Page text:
Courgettes always used to seem such a simple option: you planted them, they produced more fruit than your blanching-and-cooling patience could cope with and your freezer could hold, then the leaves went all mildewy and with a sigh of relief you gave up and hauled them out, to leave that space to something blissfully other.
Now all that seems to have changed. They’ve gone the way of pumpkins and squashes. I’ve always been hopeless at pumpkins and squashes. It’s partly because I’m too lazy? stingy? forgetful? to make sure they have the huge quantities of water and lashings of affection they require. So if I end the season with a tangle of unproductive pumpkin vines and a couple of butternut squash, I feel it has been a normal year on that front. But courgettes have always been more generous, and forgiving, coming forth endlessly until the white powdery stuff stopped them in their tracks.
Sick of the rampant mildew problem, and never having had any success at all with the milk-and-water concoctions that other people swear by, I planted my courgettes in a fairly shady spot this year: hot dry heat, and lots of it, seems to bring the horrible fungus on particularly fast, however much I water. But now it’s appearing in this corner of the orto shaded by the old oak in Mario’s field too. So perhaps that intuition of mine wasn’t all that bright.
More worryingly, the courgettes simply don’t seem to be able to fertilise themselves. Left to their own devices, the incipient fruits appear, go yellow swiftly and drop off in sad little twisted lumps. Why oh why are they not being pollinated? There are insects all over. Perhaps not so many bees up there in the top vegetable garden, come to think of it. (I have just realised: usually I have marigolds galore; this year hardly any reseeded themselves.) But there’s really no shortage of bee-attracting blooms: immediately below, the comfrey is full of them and not far away at all, the lavender is all a-buzz.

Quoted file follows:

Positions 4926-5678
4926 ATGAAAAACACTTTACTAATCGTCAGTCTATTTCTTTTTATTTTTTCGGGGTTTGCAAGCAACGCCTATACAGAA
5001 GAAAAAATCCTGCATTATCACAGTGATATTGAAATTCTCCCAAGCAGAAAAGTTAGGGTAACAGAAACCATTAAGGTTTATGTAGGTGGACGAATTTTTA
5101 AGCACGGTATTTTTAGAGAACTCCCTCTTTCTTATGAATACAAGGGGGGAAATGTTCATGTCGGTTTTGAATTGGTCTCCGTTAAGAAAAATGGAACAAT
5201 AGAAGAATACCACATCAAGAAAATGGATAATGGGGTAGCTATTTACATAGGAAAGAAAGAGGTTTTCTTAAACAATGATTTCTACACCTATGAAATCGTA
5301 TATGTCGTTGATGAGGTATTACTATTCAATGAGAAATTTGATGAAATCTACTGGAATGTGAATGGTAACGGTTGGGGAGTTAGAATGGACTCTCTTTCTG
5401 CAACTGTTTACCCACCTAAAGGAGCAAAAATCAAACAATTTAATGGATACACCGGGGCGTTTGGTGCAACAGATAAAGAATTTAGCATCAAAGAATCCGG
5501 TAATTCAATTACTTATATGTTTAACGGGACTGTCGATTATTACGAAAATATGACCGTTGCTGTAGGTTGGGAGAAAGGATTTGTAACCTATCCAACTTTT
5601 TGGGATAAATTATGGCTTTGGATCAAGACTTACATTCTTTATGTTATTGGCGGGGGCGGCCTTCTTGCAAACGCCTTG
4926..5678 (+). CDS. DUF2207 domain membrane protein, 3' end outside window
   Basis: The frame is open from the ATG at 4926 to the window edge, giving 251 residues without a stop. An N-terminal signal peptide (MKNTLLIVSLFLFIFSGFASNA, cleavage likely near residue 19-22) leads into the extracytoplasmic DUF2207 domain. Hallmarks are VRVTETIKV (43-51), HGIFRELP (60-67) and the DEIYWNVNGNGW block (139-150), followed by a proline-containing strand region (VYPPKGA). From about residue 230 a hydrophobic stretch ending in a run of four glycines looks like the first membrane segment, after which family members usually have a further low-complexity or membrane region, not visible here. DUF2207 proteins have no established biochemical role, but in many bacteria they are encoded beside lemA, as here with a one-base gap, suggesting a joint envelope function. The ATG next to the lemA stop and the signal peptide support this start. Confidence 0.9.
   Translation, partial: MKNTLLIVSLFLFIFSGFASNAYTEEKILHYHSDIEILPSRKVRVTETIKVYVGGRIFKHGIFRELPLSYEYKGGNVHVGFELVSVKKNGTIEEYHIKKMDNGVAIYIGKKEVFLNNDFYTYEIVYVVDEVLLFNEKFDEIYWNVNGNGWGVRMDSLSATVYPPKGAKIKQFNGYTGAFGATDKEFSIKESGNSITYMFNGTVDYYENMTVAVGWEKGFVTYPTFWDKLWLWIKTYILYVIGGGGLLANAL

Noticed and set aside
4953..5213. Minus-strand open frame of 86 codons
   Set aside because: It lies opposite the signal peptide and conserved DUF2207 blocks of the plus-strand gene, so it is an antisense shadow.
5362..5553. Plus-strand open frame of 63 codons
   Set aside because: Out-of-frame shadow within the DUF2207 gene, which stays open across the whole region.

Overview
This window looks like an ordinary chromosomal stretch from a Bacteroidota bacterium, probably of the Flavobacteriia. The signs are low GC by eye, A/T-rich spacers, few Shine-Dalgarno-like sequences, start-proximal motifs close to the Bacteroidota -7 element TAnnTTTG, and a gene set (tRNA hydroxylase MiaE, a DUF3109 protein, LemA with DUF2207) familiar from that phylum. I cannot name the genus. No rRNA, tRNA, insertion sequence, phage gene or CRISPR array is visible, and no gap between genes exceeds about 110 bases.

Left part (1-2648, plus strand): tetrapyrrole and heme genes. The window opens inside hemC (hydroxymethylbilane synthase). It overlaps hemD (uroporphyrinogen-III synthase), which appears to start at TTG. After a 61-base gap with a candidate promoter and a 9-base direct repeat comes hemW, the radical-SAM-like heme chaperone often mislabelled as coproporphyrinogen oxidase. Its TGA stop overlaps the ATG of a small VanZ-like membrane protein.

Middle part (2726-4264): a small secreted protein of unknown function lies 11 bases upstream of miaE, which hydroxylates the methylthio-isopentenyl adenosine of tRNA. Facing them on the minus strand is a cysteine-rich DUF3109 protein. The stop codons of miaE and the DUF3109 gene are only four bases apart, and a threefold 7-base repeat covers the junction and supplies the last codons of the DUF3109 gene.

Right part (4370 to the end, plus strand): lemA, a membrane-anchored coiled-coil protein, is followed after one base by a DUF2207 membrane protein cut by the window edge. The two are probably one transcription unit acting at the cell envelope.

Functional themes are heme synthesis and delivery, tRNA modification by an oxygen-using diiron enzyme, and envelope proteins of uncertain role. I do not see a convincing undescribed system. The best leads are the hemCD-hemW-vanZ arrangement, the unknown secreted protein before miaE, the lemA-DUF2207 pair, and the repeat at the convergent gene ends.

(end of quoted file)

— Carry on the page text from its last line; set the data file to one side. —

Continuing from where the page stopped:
This year, I have developed an early morning routine. I stroll up there, hand-pollinate any new female flowers I find, and slice off all leaves with the slightest hint of mildew. (I’ve read that composting is sufficient to finish the fungus off, but my ‘proper’ compost is so close to the courgettes, that I take the precaution of dumping the infected greenery on the old makeshift compost heap behind the chicken house, slightly further away.)
This little ritual seems to be having results, and my courgettes are finally sticking and growing. My visit also allows me to cast an eye over pumpkins and squashes, but so far they’re being uncooperative in the extreme: fruits appear, but their flowers don’t open; and no male flowers appear at all. I shall just keep watching and waiting and hoping that when they do get around to thinking of blooming, it’s not for the one day when I happen to be away.
In the midst of all this, thank goodness for the cucumbers, quietly getting on with things with no human intervention and at their usual reckless rate: very soon we’ll be inundated, and I’ll be wondering what on earth possessed me to plant so many. There’s only so much tzatziki and gazpacho any one household can take.
The trend, though, is worrying. You couldn’t hope for a more wildlife-friendly patch than mine, with no chemicals at all and plenty (more than there should be, alas!) of areas that would be best described as wilderness. And some of the local fauna is very happy with the state of affairs: this firefly season has been most spectacular – there were even a few stragglers still flitting about last night which is impossibly late. Yet the butterfly population on the buddleia is definitely thinner this year, there are (so far) considerably fewer wasps and hornets, and the bees do seem to be limited to those old favourites. Have they all been washed away over our months of tropical downpours, the last of which was just last week, with almost 30mm falling in an hour or so? Or are poisons being used all around us trumping our little haven of non-toxicity?
Or is this strange, cool, wet summer simply confusing our particular varieties of insect, rendering them incapable of doing their jobs as they should? When we visited the rather wonderful Riecine winery in Gaiole in Chianti earlier in the summer, manager Sean O’Callaghan talked at length of the extraordinary upheaval of the last ten years or so during which the whole grape-growing and wine-making process has been turned upside down by changes in climate. If exquisite Sangiovese grapes are behaving oddly, why not my veg?
If the useful insects are confused, not so the fungi. Black spot has de-leafed most of my roses, which are just now struggling to re-clothe themselves after my copper-ministrations. Perhaps if I fed them and pampered them a little more they might be more obliging. But the R. Felicia outside the front door at least are springing back to life. As are the R. mutabilis which seem to be beating the dusting of mildew that suddenly appeared, even without my help. Phew.